This is virtually impossible. While Japan might have been able to hold the peninsula for a few years if things had turned out differently, the invaders would almost certainly be pushed out after the brief occupation. This was mostly because most of the Korean navy and army, which was scattered throughout the peninsula, operated independently of the weak government, and conducted numerous guerrilla operations in order to stall the Japanese for months, if not years. In other words, your scenario is technically possible only if the vast majority of the generals and admirals are assassinated or butterflied away, which is ASB in itself, and probably not even then, as others will take their place.

So if Japan takes Korea, it is forced to stay open, it had at the time a largest army than any European power, and it was intent on reverse engineering European guns and ships (they seemed to have a strange fascination with those). They set they sights in Phillipines. What happens?
It might have had a large army, but the fact that the Koreans matched them in terms of manpower within 1-2 years, despite the fact that it had half the population and was completely unprepared for an attack from the south, suggests that the Japanese would not be able to make significant progress, regardless of the situation. The Koreans had consistently maintained a standing military for centuries, although the fact that most of them were located in the north meant that the peninsula was initially overrun in the first year. In addition, the Koreans were vastly outnumbered in specific key battles, but won many of them, mostly due to the geography and stiff resistance.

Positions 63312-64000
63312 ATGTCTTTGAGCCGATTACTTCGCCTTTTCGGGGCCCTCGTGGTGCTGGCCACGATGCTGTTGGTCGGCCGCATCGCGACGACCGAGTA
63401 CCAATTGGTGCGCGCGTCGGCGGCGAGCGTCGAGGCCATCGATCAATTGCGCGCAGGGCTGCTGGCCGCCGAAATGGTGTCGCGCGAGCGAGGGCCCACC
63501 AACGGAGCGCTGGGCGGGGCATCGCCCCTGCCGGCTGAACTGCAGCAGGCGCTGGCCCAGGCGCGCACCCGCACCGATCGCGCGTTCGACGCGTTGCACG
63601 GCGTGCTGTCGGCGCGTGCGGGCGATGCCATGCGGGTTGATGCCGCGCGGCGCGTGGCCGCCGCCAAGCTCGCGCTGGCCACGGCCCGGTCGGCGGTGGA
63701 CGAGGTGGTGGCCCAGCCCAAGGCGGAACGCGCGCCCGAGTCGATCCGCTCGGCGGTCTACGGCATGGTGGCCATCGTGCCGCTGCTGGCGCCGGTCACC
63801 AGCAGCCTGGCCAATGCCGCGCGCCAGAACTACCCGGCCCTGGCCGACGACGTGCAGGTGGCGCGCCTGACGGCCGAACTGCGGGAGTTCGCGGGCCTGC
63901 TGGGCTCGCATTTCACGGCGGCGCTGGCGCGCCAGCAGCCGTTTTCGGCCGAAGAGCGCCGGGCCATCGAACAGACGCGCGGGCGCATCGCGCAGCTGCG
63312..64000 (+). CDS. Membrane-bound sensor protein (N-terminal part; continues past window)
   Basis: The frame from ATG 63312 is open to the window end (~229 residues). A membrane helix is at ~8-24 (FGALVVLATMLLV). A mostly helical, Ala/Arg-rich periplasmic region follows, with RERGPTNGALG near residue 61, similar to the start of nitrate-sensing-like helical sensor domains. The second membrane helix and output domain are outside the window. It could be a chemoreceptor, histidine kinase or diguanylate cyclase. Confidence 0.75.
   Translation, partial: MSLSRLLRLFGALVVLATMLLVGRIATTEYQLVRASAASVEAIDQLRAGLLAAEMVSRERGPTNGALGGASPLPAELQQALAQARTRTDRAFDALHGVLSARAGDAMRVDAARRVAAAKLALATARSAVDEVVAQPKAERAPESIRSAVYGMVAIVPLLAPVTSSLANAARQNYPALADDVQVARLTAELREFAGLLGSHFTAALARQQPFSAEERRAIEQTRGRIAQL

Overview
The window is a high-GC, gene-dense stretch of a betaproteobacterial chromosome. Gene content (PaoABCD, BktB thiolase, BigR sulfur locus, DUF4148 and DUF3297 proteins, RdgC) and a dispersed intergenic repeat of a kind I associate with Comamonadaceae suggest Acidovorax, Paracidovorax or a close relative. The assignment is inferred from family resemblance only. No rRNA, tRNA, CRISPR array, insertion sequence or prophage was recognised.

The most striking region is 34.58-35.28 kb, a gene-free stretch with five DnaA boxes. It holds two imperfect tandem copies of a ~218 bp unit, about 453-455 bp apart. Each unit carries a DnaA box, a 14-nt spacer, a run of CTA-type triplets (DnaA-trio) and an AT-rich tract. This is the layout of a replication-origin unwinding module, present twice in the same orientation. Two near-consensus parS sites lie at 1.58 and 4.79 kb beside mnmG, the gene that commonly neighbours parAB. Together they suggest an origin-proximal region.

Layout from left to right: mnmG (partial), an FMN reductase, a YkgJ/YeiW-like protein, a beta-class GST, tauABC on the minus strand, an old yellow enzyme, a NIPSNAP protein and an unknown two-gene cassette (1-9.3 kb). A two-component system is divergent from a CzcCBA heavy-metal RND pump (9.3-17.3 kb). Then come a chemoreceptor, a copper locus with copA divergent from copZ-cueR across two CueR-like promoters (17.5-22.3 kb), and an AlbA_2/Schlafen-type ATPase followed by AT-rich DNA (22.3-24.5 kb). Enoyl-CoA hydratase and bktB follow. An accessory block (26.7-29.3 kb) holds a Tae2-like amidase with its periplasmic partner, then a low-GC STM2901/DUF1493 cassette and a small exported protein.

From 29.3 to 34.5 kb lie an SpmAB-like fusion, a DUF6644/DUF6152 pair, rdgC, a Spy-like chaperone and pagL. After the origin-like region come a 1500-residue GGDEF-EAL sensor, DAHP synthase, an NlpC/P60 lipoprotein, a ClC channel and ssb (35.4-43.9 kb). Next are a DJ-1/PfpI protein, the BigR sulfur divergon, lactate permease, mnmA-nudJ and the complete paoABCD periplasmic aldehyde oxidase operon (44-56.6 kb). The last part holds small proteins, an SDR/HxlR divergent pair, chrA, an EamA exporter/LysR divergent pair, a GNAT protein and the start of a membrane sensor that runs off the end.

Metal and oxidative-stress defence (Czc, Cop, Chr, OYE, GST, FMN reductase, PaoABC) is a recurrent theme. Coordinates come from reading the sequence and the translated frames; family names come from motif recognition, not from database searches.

Even if Japan builds ships, the Chinese Navy is still a formidable force and the main player in the Pacific in the 1600s, is it not?
Most likely not, as the military assistance by the Ming during the Imjin War was mostly conducted by a token force, and the navy was largely uninvolved.
 
Even if we do Have Nobunaga win out, whats supposed to happen the daimyo become like Norman lords and become adventurers conquering lands. The Shogunate system at the time would have to be greatly reformed at first.
 
Maybe not a great power but Japan could certainly be a bigger and much less isolated power if the war against the Koreans go well.
 
Well, Japan may cut a real swath in the short term, but over a few generations, it's hard to see what might happen. Overgrown Japanese empire collapses into squabbling warlords? More aggressive Japan gets the Chinese off their butts and building navies again, culminating in a genocidal invasion of Japan? Japan becoming outward looking rather than closing off does not automatically mean "Japan PWNs everyone": a lot of the institutions and economic development that allowed Japan to modernize so quickly OTL took the two and a half centuries of the Tokugawa era to develop.